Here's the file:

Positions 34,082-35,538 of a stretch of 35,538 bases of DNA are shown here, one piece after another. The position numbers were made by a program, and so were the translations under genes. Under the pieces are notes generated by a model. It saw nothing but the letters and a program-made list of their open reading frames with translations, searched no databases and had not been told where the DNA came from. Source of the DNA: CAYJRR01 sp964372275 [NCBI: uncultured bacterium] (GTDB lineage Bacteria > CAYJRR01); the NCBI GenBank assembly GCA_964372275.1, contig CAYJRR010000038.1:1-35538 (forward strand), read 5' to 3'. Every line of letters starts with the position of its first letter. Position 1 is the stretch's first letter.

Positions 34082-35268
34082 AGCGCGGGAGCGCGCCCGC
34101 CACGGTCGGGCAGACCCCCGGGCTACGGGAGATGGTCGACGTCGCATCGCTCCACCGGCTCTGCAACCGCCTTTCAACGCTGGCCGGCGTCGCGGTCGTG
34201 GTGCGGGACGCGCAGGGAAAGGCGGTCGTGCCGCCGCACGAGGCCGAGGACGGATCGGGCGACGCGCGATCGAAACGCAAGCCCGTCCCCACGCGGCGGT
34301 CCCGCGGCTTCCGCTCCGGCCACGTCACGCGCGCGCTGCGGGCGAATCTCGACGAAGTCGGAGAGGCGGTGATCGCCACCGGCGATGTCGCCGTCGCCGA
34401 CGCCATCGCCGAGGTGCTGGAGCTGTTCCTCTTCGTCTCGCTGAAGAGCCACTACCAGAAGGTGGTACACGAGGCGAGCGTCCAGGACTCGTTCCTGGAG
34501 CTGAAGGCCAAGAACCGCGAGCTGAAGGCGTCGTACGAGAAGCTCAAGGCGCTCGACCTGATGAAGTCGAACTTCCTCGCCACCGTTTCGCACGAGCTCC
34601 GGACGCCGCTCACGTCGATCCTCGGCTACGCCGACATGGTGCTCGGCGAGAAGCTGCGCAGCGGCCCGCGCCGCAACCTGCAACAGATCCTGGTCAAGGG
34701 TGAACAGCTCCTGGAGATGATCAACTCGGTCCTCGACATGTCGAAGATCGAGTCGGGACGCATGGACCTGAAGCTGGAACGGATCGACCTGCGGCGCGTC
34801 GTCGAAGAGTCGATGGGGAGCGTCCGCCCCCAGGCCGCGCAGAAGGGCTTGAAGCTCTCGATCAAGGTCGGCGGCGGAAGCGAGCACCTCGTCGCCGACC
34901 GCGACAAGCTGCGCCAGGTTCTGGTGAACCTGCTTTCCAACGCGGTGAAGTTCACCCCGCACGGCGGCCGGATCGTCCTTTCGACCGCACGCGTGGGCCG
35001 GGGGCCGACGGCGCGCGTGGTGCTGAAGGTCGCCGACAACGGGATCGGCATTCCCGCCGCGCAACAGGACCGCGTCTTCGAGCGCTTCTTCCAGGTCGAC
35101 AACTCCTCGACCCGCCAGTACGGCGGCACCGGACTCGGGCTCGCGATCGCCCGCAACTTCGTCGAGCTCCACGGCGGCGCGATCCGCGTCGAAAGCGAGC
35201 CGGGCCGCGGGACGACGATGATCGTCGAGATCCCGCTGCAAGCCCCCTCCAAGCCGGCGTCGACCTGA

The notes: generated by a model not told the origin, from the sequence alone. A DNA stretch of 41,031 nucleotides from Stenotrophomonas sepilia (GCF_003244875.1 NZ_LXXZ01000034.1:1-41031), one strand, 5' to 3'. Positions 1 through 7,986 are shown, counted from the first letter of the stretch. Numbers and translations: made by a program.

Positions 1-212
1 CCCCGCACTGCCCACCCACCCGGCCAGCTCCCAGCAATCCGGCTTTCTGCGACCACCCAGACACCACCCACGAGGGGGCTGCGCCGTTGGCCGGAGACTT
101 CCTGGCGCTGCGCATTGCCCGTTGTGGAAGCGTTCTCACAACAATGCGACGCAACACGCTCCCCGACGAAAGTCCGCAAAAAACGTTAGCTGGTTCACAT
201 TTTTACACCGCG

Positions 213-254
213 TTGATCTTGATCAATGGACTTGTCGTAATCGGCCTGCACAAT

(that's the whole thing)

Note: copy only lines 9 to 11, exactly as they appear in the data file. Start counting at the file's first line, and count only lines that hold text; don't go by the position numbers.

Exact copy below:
34601 GGACGCCGCTCACGTCGATCCTCGGCTACGCCGACATGGTGCTCGGCGAGAAGCTGCGCAGCGGCCCGCGCCGCAACCTGCAACAGATCCTGGTCAAGGG
34701 TGAACAGCTCCTGGAGATGATCAACTCGGTCCTCGACATGTCGAAGATCGAGTCGGGACGCATGGACCTGAAGCTGGAACGGATCGACCTGCGGCGCGTC
34801 GTCGAAGAGTCGATGGGGAGCGTCCGCCCCCAGGCCGCGCAGAAGGGCTTGAAGCTCTCGATCAAGGTCGGCGGCGGAAGCGAGCACCTCGTCGCCGACC